Perhaps no novel this year was more feverishly anticipated—or more frequently stolen from my desk—than Elena Ferrante’s Those Who Leave and Those Who Stay (Europa), the third installment of the enigmatic Italian author’s Neapolitan novels, which tell a single story with the possessive force of an origin myth.
Now in their 30s, the two women at its center—a writer losing her way; a defiant former classmate drawn into a revolutionary movement—face the consequences of their limited choices, raising issues of ambition and identity, creativity and desire.
An immigrant story like no other, Akhil Sharma’s memoir-like second novel, Family Life (Norton), follows a family from India to America, where tragedy soon derails their dreams. Written in the kind of prose that gets under your skin and never really leaves, it’s also the story of how a writer is made.
Based on Margaret Mead’s experience in 1930s New Guinea, Lily King’s brainy and sensuous Euphoria (Atlantic) spins a love triangle in the bush. Wearing her research lightly, King reveals a startlingly vulnerable side to Mead, suggesting an elegant parallel between novelist and archeologist: In scrutinizing the lives of others, we discover ourselves.
Featuring his strongest female character since Atonement’s Briony, Ian McEwan’s The Children Act (Nan A. Talese) infuses a classic showdown between faith and reason with unexpected tenderness. Grounded in the story of a family court judge facing the decision of her career—one with unexpected repercussions for her personal life—McEwan’s thirteenth novel is taut, spellbinding, and unaccountably romantic.
The fiction debut of the year was Katy Simpson Smith’s The Story of Land and Sea (Harper), a feat of historical ventriloquism that movingly evokes the voices of two women on a North Carolina plantation during the American Revolution—one white, one black—for whom the fight for liberty and sovereignty take very different forms.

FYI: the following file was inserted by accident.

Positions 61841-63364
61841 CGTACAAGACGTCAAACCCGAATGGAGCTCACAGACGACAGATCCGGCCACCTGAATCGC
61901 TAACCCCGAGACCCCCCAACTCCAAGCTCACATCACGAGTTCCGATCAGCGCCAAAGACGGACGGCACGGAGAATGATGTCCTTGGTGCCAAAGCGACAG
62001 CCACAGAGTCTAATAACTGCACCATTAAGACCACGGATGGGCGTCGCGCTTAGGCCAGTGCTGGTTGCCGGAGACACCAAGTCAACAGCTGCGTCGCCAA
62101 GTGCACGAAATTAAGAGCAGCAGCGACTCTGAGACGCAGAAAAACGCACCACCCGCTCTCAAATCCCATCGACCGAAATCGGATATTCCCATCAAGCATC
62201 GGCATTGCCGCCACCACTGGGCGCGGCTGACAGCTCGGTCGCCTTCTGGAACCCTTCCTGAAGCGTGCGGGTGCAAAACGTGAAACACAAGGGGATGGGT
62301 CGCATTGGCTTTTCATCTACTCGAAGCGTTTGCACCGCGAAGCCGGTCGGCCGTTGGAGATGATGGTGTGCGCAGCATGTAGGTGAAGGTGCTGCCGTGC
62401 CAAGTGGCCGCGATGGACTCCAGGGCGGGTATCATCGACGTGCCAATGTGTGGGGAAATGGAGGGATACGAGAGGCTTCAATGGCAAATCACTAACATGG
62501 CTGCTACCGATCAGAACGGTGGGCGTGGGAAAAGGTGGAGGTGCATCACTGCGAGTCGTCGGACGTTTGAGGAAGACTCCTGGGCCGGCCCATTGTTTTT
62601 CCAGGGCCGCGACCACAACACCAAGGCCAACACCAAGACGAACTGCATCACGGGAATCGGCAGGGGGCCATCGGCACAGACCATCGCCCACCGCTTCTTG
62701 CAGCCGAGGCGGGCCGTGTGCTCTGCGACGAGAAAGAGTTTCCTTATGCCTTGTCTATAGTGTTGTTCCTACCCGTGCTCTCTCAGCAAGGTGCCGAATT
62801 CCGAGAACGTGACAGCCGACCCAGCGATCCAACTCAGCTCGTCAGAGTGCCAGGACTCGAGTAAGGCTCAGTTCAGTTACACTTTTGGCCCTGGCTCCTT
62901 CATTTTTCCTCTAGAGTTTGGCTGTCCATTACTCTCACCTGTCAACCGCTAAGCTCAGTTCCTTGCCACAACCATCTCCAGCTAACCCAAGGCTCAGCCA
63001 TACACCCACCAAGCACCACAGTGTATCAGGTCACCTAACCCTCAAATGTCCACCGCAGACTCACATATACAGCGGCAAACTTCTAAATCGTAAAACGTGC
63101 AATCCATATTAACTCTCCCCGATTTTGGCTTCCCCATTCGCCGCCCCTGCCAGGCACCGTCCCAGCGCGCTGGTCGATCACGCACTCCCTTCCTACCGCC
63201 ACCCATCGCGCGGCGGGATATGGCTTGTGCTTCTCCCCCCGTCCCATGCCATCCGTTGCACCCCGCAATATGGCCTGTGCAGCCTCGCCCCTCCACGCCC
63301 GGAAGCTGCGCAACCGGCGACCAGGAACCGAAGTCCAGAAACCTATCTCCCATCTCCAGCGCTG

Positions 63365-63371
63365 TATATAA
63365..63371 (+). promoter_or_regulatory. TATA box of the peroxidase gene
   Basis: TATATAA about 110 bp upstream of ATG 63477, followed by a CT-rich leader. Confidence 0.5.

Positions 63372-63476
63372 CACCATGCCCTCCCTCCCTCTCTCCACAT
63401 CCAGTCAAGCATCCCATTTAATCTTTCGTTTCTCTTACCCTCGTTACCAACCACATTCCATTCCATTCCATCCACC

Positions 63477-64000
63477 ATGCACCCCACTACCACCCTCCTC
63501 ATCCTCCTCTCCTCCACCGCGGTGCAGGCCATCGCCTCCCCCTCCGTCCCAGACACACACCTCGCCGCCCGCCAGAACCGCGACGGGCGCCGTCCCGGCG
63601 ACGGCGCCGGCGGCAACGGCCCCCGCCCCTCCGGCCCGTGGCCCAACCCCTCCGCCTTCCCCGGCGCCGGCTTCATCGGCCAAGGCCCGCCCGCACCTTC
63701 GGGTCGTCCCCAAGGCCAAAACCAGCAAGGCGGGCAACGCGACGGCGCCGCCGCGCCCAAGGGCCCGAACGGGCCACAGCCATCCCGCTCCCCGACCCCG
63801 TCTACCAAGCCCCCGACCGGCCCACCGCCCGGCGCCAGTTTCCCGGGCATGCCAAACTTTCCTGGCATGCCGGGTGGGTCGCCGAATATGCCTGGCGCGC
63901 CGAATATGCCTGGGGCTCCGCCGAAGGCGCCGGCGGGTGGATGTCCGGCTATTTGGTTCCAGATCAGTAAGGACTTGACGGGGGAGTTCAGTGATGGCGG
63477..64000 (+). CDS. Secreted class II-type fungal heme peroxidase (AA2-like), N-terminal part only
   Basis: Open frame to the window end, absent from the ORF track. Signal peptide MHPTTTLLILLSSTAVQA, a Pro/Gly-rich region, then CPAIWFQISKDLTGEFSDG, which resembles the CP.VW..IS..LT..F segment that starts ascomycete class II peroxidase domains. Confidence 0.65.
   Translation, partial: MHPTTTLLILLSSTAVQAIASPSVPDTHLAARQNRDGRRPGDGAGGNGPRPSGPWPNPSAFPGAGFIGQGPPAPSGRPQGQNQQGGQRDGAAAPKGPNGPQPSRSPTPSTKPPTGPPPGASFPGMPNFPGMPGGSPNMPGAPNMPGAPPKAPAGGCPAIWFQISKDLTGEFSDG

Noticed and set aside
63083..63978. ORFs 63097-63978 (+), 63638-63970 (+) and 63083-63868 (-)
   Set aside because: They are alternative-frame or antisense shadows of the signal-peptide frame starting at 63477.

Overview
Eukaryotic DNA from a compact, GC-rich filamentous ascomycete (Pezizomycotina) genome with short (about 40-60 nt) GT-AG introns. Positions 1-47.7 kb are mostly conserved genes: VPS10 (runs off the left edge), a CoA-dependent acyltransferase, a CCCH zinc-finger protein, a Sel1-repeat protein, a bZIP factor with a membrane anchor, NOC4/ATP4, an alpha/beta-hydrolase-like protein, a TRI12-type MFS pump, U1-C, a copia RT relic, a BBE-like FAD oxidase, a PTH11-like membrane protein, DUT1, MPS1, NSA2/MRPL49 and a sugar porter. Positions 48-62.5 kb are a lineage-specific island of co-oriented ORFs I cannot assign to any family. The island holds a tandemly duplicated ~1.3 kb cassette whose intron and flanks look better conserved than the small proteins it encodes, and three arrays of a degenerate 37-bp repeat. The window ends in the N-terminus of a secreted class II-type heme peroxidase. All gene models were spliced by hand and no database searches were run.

Softer than its preceding two volumes but still impossibly addictive, Karl Ove Knausgaard’s My Struggle, Book 3 (Archipelago), recalls the ordinary magic—girls, rock music, and the thrill of a new parka—of an otherwise austere Nordic boyhood.
Jenny Offill’s Dept. of Speculation (Knopf) begins as a scrapbook of crackling insights into the effect of motherhood on the creative life, but soon deepens into something much richer and more complex as the narrator discovers her husband’s infidelity. A shattering rejoinder to smug mommy blogs, Offill’s portrait of marriage is as raw and honest as any in recent memory.
An unlikely connection between a young drifter and an elderly reverend sparks Marilynne Robinson’s third novel set in the Midwestern town of Gilead, Lila (FSG), which unfolds into a theological inquiry both tender and painful, capturing the comforts and the limits of faith and love.
Eight years old when the Islamic Revolution remade her world, former New York Times correspondent Nazila Fathi distills three decades of Iranian politics through a personal lens in her unputdownable memoir, The Lonely War (Basic Books).
In a year that saw a number of landmark biographies of the famous and infamous —A. N. Wilson’s Victoria: A Life, John Lahr’s Tennessee Williams: Mad Pilgrimage of the Flesh—it was Hermione Lee’s biography of an elusive English novelist who published her first book at 58 that kept surprising us. Penelope Fitzgerald: A Life (Knopf) captures the tribulations of The Blue Flower author, and the power of a voice forged lately, and brilliantly.